Coinciding with International Anti-Street Harassment Week, Alice Xie has written a powerful essay, “My Street, My Body, My Right,” that’s a must-read for everyone who thinks that their mothers, sisters, wives, daughters, colleagues, girlfriends, and women everywhere deserve better:
I was sexually harassed on a regular basis from the year I turned fourteen until the year I left for college. I tried so hard, every day, to ignore it. But I couldn’t. It changed me. The irrepressible nervousness when a stranger approached. Being afraid to look any man on the street in the eyes. Worrying I was being followed. Not wanting to leave my house unless I had to. Crying. Not crying until I got home, then crying. Hating myself for crying. Playing the faces of dozens of men back in my mind — I remember them all. Wondering what would have happened if I had bumped into them in a deserted area. The rape nightmares.
But the worst part was how it warped my own view of myself. Maybe it was my fault, I thought. Maybe I was asking for it. It was because I was small and weak, I thought. I hated myself for my own helplessness. Hated myself every time the snappy retort, the “leave me alone,” the “stop,” bubbled up furiously in my heart only to wilt in my throat. The tiny, illogical, and unshakable fear that no matter how hard I worked, I would never amount to anything more than a body. That my feelings — my disgust, the anger and loathing written all over my face — would deter no one because they simply did not matter. That it would only get worse as I grew older. That my only worth was sexual. That I was less than human. That I was nothing.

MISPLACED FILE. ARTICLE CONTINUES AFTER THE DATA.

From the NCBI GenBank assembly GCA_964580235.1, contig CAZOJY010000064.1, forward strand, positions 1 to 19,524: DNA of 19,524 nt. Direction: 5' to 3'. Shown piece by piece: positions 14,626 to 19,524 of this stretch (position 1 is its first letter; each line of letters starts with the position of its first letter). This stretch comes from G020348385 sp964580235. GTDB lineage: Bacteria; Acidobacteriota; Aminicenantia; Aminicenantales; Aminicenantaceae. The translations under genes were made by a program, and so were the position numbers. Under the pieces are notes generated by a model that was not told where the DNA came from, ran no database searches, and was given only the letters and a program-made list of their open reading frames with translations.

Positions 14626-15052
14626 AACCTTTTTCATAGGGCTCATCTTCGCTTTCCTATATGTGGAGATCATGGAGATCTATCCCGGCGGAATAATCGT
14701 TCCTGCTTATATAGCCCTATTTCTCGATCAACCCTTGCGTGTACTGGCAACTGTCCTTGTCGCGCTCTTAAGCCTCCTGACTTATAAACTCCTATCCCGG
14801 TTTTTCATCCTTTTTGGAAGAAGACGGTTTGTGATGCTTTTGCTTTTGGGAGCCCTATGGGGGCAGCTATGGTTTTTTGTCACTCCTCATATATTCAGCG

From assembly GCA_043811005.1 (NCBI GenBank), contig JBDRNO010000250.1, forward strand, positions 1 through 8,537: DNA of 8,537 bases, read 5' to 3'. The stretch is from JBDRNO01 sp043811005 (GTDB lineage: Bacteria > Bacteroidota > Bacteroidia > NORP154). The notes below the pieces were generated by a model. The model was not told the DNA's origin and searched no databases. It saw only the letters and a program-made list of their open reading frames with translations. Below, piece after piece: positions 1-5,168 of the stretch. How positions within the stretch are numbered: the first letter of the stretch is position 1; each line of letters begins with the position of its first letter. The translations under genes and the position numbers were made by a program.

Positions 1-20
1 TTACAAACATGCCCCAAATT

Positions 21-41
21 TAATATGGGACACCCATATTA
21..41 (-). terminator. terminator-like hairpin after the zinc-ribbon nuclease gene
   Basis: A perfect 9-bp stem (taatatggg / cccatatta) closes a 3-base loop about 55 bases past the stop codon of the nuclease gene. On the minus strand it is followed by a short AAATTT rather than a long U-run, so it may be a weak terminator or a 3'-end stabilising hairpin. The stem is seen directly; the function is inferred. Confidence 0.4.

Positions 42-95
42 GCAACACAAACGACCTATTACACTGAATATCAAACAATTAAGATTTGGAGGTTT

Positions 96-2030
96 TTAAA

Go here to read the rest, and to find resources for more information and action.